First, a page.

Peyronie's disease is a condition in which a man develops a severely bent penis, and is a definite penis health concern. While some curvature of the penis is common in many men, with Peyronie's the degree of curvature is significant and often to an amount that it may cause pain or prevent a man from successfully engaging in sexual activity. Men with high blood pressure are thought to be at an increased risk of developing such a severely bent penis. But is it the hypertension itself that raises the risk or the medicine used to treat the blood pressure?
More about the bent penis
In Peyronie's disease, the curvature is believed to be due to a build-up of plaque in one or more areas of the penal. This often occurs after the penis has received trauma, especially repeated trauma in the same area. When the penis is injured, scar tissue forms over the injury and aids the healing process. But scar tissue lacks the elasticity of normal penis skin. If enough of this scar tissue forms in the same area, it inhibits the ability of the penis skin to stretch completely to accommodate an erect penis. So, for example, if the scar tissue is on the top of the penis, when the penis starts lengthening, it will hit a “snag” on the top. The bottom and side tissue will lengthen as usual, but on top, it will cause the penis to bend upward.
Depending on where the scar tissue is located, a man's penis may bend up, down, to the left or to the right. In some cases the bending can approach 90 degrees.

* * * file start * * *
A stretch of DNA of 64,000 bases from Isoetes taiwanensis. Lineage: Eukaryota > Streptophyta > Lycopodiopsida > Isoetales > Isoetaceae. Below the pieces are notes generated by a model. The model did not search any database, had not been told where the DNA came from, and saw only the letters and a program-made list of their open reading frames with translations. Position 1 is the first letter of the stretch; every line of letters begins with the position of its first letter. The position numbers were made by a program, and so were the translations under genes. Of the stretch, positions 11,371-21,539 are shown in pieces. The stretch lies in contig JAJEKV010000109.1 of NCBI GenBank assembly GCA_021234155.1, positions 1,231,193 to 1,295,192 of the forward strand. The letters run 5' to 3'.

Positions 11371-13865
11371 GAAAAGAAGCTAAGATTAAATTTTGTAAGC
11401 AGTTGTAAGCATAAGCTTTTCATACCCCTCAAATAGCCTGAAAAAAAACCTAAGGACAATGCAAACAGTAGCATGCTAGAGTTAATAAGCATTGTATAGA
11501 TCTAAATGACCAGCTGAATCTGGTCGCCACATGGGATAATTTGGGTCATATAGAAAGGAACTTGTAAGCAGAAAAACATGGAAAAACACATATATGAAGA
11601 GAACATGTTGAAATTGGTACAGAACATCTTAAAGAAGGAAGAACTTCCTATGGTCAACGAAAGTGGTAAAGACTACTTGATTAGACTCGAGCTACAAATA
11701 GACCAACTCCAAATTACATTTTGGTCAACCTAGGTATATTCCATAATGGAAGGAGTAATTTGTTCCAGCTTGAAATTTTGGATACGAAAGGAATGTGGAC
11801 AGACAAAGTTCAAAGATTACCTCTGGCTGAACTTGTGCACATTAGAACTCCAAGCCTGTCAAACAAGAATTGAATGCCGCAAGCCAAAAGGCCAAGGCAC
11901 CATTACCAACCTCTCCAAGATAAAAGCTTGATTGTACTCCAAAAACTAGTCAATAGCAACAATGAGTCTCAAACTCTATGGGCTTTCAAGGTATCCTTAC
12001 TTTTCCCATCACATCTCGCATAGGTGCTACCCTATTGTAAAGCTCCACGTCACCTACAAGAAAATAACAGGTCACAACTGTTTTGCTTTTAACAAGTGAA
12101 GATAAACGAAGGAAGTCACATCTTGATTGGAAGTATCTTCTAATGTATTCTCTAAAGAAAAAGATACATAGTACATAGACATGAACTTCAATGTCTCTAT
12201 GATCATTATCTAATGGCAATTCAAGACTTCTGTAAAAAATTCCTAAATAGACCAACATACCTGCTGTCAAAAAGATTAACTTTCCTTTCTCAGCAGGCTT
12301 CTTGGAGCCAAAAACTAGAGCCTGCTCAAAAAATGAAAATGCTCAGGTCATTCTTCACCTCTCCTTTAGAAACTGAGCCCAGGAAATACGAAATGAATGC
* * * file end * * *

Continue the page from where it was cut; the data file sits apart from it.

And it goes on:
As mentioned, men with high blood pressure are at greater risk of developing such a bent penis situation. At first, it was assumed that the high blood pressure itself played a role; however, in more recent years, it has become accepted that the real culprit may be medications used to treat the blood pressure problem. Specifically, the class of medication known as beta blockers seems to raise the risk of Peyronie's disease.
Beta blockers are not just used for high blood pressure; they are also used for treating other cardiac-related issues, as well as glaucoma, thyroid issues, anxiety and migraines. But they are perhaps most often associated with blood pressure cases.
Exactly why beta blockers are associated with a bent penis risk is not clear. However, studies have shown that some men do seem to develop increase plaque build-ups in the penal after taking beta blockers for a period of time.
If a man is using beta blockers and develops a bent penis, he should consult with his doctor to determine if an alternative treatment might be available to control his blood pressure. However, it is important to note that ceasing the use of beta blockers will not likely reverse the bending that has already occurred. For that, a man needs to see a urologist to determine what treatment plan might be initiated to relate the bending issue.
Whether due to high blood pressure medication or another cause, a bent penis can sometimes be accompanied by pain, especially during the erect state. Some men may find some relief through the application of a first rate penis health crème (health professionals recommend Man1 Man Oil, which is clinically proven mild and safe for skin) . Because the pain is in some part due to inflexibility of the penis skin during erection, using a crème that can help moisturize the skin is desired. A crème with both a high-end emollient (such as Shea butter) and a natural hydrator (such as vitamin E) can aid in properly moisturizing skin. The crème should also include vitamin C. This vitamin has properties which help to support elasticity in penis skin.